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Why the Indian Techie Is a SaaS Prodigy The real reason Indians excel in the SaaS space is because we are, in essence, problem-solvers who understand user perspectives well to foretell the scope of potential solutions, claim entrepreneurs

By Soumya Duggal

Opinions expressed by Entrepreneur contributors are their own.

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In 2019, some twelve years after its debut in 2007, CBS comedy The Big Bang Theory not only became the longest-running American multi-camera sitcom but also crystallised through astrophysicist Rajesh Koothrappali an image of the (stereo) typical Indian techie among foreign audiences: male, South Indian, brainy, technology whizz, adorkable, Sandra Bullock stan...

As Indians today are increasingly building successful tech and software businesses in the country and overseas, global interest in their technological abilities—programming, coding and cloud computing, particularly—is similarly rising among investors as well as industry experts.

With SaaS startup Freshworks making a stellar trading debut on Nasdaq last year, which turned the company into a decacorn and over 500 of its employees into millionaires overnight, and six new SaaS unicorns popping up this year, the software-as-a-service sector appears to have captured the nation's imagination.

A recent CII-EY study expects India to soon become the world's next SaaS capital, with the market likely to reach around $25 billion by 2025. A report by McKinsey and SaaSBOOMi predicts the market size to reach $1 trillion by the decade's end. While rising capital availability and digitisation in the country might be attributed to the sector's burgeoning expansion, what exactly is it that enables the Indian mind, whether it operates within or beyond the border, to be so good at SaaS?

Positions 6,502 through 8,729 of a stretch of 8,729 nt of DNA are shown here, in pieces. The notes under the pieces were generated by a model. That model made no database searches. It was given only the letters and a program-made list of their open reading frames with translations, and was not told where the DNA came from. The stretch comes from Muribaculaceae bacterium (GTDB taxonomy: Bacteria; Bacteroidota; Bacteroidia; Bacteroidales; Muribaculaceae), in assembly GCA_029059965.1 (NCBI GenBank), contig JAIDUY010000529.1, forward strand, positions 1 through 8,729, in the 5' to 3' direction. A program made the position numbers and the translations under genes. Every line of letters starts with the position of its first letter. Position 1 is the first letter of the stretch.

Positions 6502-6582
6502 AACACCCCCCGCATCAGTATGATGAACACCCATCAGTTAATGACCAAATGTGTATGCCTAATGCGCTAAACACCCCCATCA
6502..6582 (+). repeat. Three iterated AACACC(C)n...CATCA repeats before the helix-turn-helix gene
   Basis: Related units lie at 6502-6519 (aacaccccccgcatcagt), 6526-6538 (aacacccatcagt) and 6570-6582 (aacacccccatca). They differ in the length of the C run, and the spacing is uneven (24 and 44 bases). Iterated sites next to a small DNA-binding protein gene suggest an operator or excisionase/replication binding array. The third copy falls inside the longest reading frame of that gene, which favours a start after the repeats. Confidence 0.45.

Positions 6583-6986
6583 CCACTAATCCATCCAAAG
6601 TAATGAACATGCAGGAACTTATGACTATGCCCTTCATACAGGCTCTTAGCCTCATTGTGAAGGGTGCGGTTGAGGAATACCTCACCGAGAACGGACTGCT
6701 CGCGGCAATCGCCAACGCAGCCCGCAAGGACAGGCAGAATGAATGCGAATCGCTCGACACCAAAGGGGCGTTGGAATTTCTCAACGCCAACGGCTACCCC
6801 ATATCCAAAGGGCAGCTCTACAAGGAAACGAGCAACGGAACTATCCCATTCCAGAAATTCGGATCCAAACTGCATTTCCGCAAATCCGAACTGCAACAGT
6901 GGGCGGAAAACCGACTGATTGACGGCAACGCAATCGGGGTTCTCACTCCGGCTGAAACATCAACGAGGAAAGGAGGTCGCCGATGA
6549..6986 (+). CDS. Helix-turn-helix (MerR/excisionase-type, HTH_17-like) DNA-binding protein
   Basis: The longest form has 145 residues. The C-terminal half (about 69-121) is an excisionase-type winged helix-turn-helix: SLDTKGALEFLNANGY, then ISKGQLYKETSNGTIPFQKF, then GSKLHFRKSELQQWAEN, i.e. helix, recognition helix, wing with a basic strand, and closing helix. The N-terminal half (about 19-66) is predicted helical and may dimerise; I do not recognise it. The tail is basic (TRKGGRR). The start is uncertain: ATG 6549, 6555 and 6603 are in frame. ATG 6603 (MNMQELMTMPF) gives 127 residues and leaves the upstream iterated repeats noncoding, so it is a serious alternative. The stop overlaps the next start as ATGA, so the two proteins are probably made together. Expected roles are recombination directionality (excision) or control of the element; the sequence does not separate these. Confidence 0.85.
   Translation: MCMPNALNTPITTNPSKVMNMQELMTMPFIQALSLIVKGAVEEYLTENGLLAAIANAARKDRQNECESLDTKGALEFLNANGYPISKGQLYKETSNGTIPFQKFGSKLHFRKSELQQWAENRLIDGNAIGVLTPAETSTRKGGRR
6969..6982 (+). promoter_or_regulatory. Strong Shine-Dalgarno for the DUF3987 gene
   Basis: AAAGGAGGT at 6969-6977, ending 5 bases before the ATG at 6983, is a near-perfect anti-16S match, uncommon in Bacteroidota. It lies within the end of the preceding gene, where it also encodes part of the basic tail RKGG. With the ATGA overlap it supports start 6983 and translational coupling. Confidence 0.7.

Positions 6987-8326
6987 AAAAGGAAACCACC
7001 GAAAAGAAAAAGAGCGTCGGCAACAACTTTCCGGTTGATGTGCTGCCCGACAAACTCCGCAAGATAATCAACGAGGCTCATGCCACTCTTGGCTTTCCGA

The Indian Alpha Geek Doesn't Shy Away From Problems

Confident and passionate, the Indian SaaS talent pool is far from its book-smart but socially shy television counterpart, say successful entrepreneurs.

"Proficiency in technical skills is absolutely a must for a job in the SaaS sector, but besides that, merit and confidence in oneself are two things that matter the most to me," said Nilesh Patel, co-founder and CEO, Leadsquared, which turned a unicorn this June.

"Our engineering team is composed of confident youngsters who care about building a customer-centric business. They are not necessarily introverted: they can have quality debates with the product managers around what we're building and why," added Srikrishnan Ganesan, co-founder, California-based Rocketlane.

According to the founder and CEO of London-based, Saravana Kumar, the real reason Indians do well in the SaaS space is because we are, in essence, problem-solvers who are also good at understanding user perspectives to foretell the scope of potential solutions.

"We are attuned to finding solutions. Our education system also allows us to start interacting with technology from a young age, so by the age of 12-14, children began deciding which stream they want to specialize in. Most Indian curriculums start teaching children computer languages like C and C++ from the age of 14," explained Kumar.

One would agree with Kumar since in a large and still-developing South Asian country that is constrained by diverse cultural and geographical issues, problem-solving is more than an abstract attribute but rather a crucial survival tactic that is only empowered further by the use of technology in predicting outcomes.